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In European spine journal : official publication of the European Spine Society, the European Spinal Deformity Society, and the European Section of the Cervical Spine Research Society

PURPOSE : To evaluate the predictive performance of statistical models which distinguishes different low back pain (LBP) sub-types and healthy controls, using as input predictors the time-varying signals of electromyographic and kinematic variables, collected during low-load lifting.

METHODS : Motion capture with electromyography (EMG) assessment was performed on 49 participants [healthy control (con) = 16, remission LBP (rmLBP) = 16, current LBP (LBP) = 17], whilst performing a low-load lifting task, to extract a total of 40 predictors (kinematic and electromyographic variables). Three statistical models were developed using functional data boosting (FDboost), for binary classification of LBP statuses (model 1: con vs. LBP; model 2: con vs. rmLBP; model 3: rmLBP vs. LBP). After removing collinear predictors (i.e. a correlation of > 0.7 with other predictors) and inclusion of the covariate sex, 31 predictors were included for fitting model 1, 31 predictors for model 2, and 32 predictors for model 3.

RESULTS : Seven EMG predictors were selected in model 1 (area under the receiver operator curve [AUC] of 90.4%), nine predictors in model 2 (AUC of 91.2%), and seven predictors in model 3 (AUC of 96.7%). The most influential predictor was the biceps femoris muscle (peak [Formula: see text]  = 0.047) in model 1, the deltoid muscle (peak [Formula: see text] =  0.052) in model 2, and the iliocostalis muscle (peak [Formula: see text] =  0.16) in model 3.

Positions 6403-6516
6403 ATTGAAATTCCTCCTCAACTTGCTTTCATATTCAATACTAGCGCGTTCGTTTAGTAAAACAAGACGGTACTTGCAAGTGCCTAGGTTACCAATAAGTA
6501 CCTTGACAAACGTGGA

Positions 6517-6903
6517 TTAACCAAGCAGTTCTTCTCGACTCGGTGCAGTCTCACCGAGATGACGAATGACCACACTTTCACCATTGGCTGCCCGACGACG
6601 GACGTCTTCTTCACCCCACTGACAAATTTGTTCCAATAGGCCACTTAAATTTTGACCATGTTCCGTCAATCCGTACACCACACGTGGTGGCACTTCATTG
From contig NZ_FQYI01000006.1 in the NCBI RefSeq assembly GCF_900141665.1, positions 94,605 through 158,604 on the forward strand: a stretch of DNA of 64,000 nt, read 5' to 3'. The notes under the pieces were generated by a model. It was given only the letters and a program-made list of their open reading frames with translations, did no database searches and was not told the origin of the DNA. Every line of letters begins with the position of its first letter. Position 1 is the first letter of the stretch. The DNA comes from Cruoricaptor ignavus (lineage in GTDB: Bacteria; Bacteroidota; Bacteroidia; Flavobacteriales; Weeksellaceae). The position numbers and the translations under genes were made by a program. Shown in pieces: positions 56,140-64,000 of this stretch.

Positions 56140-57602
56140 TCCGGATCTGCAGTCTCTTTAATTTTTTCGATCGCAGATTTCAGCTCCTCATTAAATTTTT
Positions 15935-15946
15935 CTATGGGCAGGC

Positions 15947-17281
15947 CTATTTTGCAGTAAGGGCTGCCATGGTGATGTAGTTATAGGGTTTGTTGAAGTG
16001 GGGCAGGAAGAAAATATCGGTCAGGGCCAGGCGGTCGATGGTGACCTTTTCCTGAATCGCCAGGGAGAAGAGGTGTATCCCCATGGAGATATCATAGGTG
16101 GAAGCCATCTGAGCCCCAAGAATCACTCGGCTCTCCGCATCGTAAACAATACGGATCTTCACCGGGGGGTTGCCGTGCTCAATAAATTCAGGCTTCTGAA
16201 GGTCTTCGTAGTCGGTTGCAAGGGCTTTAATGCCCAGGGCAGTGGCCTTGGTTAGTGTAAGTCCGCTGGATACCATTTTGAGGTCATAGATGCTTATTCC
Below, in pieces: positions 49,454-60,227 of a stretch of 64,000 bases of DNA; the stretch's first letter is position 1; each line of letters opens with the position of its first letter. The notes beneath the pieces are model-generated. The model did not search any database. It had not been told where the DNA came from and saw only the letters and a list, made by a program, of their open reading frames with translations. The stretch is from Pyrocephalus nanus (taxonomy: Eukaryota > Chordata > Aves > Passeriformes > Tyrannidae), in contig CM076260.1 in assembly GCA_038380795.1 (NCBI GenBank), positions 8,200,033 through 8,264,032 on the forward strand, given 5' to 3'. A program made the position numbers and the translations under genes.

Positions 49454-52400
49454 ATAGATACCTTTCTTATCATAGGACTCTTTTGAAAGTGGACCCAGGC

CONCLUSION : The ability to transform time-varying physiological differences into clinical differences could be used in future prospective prognostic research to identify the dominant movement impairments that drive the increased risk. These slides can be retrieved under Electronic Supplementary Material.

Liew Bernard X W, Rugamer David, De Nunzio Alessandro Marco, Falla Deborah


Biomechanics, Functional regression, Lifting, Low back pain, Machine learning, Motor control